by Ray Kar, May 2, 2019
The CBC reports that Winnipeg is poised to levy a 5% tax on AirBnB operators. The tax is equivalent to what conventional hotel operators are charged per a occupied room.
The city “is currently reviewing options to update” the bylaw “in order to specifically include online platform rental services” such as Airbnb, city spokesperson Kalen Qually said in a statement late last week.
The proposed change comes as the hotel industry across Canada applies increasing pressure on governments at all levels, municipal, provincial, federal, to create a more level playing field for services offering short term furnished accommodations.
“It’s very, very difficult for us to compete if they don’t have to collect the taxes hotels do,” said Scott Jocelyn, president of the Manitoba Hotel Association, which represents about 80 hotels with a combined 7,100 rooms.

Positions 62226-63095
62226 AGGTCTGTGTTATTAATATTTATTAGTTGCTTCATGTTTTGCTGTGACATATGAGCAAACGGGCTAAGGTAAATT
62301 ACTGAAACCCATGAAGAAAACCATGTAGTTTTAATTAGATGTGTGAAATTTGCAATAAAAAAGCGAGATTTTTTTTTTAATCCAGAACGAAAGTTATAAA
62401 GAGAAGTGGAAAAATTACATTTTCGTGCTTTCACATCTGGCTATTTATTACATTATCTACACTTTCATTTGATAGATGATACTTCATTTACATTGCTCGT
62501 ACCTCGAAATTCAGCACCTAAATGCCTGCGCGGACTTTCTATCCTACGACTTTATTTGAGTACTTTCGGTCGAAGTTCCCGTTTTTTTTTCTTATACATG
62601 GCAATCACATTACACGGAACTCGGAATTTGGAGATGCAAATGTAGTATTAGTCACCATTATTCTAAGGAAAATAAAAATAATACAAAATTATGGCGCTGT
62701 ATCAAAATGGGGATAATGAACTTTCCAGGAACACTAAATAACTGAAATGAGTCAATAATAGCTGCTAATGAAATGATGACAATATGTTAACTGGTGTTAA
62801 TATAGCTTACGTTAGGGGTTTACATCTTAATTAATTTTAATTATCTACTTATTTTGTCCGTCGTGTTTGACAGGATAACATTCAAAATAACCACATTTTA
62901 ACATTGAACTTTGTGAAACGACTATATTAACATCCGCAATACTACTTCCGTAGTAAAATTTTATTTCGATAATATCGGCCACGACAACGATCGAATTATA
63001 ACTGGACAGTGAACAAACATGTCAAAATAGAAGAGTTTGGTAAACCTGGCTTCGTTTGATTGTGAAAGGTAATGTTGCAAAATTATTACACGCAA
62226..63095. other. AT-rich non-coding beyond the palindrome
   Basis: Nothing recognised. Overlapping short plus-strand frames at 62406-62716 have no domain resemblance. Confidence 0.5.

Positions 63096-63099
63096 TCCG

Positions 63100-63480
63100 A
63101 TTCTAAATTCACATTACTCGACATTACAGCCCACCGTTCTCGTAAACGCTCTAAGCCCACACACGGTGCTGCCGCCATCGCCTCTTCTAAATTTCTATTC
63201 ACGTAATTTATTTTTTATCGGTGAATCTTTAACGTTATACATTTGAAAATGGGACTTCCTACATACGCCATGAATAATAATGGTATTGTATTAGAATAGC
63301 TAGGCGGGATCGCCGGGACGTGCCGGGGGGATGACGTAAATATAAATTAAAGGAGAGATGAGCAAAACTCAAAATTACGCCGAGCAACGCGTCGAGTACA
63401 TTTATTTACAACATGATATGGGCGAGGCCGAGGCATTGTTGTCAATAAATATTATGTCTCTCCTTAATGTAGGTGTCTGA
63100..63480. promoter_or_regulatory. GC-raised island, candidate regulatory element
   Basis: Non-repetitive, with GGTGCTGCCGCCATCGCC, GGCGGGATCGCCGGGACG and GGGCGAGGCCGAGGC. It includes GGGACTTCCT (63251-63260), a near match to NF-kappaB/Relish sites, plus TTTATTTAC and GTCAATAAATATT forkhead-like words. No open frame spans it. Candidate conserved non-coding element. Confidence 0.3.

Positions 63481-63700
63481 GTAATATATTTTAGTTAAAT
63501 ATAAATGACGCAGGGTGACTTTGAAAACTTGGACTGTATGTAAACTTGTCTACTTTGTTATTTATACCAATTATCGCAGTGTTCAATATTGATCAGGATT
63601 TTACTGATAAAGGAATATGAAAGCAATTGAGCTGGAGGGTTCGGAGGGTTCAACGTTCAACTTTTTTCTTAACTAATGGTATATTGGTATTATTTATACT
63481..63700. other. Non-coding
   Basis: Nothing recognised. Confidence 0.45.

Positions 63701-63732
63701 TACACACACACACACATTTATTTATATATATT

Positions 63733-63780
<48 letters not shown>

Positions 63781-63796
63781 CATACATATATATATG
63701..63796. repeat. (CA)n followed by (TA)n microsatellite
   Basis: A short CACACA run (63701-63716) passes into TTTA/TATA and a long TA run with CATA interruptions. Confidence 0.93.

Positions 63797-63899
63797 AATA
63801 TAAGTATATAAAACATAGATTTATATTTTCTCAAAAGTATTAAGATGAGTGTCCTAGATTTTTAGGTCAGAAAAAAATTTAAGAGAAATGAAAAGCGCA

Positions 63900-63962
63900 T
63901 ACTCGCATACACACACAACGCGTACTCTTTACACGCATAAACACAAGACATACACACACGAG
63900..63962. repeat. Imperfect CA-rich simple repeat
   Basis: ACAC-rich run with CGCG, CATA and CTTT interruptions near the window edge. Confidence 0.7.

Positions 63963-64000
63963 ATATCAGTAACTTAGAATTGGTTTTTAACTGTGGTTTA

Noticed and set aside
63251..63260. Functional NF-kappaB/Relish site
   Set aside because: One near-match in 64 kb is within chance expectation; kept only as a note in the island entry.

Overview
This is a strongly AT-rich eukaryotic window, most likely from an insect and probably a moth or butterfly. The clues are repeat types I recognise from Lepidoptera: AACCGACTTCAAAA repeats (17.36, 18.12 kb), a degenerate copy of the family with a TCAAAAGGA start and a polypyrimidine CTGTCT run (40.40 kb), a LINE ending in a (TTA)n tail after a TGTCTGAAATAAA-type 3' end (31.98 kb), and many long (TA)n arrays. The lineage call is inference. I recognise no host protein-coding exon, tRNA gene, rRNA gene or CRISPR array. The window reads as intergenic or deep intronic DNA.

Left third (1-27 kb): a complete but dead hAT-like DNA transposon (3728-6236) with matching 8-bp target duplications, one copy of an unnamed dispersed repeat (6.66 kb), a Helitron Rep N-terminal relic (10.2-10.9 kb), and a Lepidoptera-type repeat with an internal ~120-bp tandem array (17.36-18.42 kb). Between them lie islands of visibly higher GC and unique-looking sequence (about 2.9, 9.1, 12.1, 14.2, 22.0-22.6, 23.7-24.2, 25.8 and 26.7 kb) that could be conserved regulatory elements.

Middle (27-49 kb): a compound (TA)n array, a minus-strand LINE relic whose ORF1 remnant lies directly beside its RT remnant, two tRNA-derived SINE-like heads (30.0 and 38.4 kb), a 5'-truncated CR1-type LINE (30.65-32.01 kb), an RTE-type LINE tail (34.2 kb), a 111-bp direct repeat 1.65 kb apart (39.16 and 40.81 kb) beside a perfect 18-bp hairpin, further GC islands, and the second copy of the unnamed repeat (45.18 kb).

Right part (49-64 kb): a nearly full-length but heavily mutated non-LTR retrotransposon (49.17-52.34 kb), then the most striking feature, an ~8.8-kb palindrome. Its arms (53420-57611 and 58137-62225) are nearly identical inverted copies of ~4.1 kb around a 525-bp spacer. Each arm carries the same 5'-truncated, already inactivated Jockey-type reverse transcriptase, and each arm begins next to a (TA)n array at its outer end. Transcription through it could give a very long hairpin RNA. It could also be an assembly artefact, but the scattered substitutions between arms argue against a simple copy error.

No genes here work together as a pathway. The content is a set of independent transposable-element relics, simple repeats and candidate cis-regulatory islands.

The image of global hotel brands, being threatened by the “little guy” AirBnB operator strikes many as odd, in that you don’t expect Goliath’s to be complaining about a fight with David so to speak. However, analysis by CBC shows some of AirBnB biggest players in Canada are actually — and sometimes secretly — multimillion-dollar for-profit corporations.
Six Ontario cities, including Ottawa and Mississauga, require Airbnb to collect a four per cent municipal accommodation tax. Municipalities in British Columbia require Airbnb to collect a tax equal to two to three per cent of the listing price. Quebec makes Airbnb rentals subject to a 3.5 per cent provincial lodging tax.
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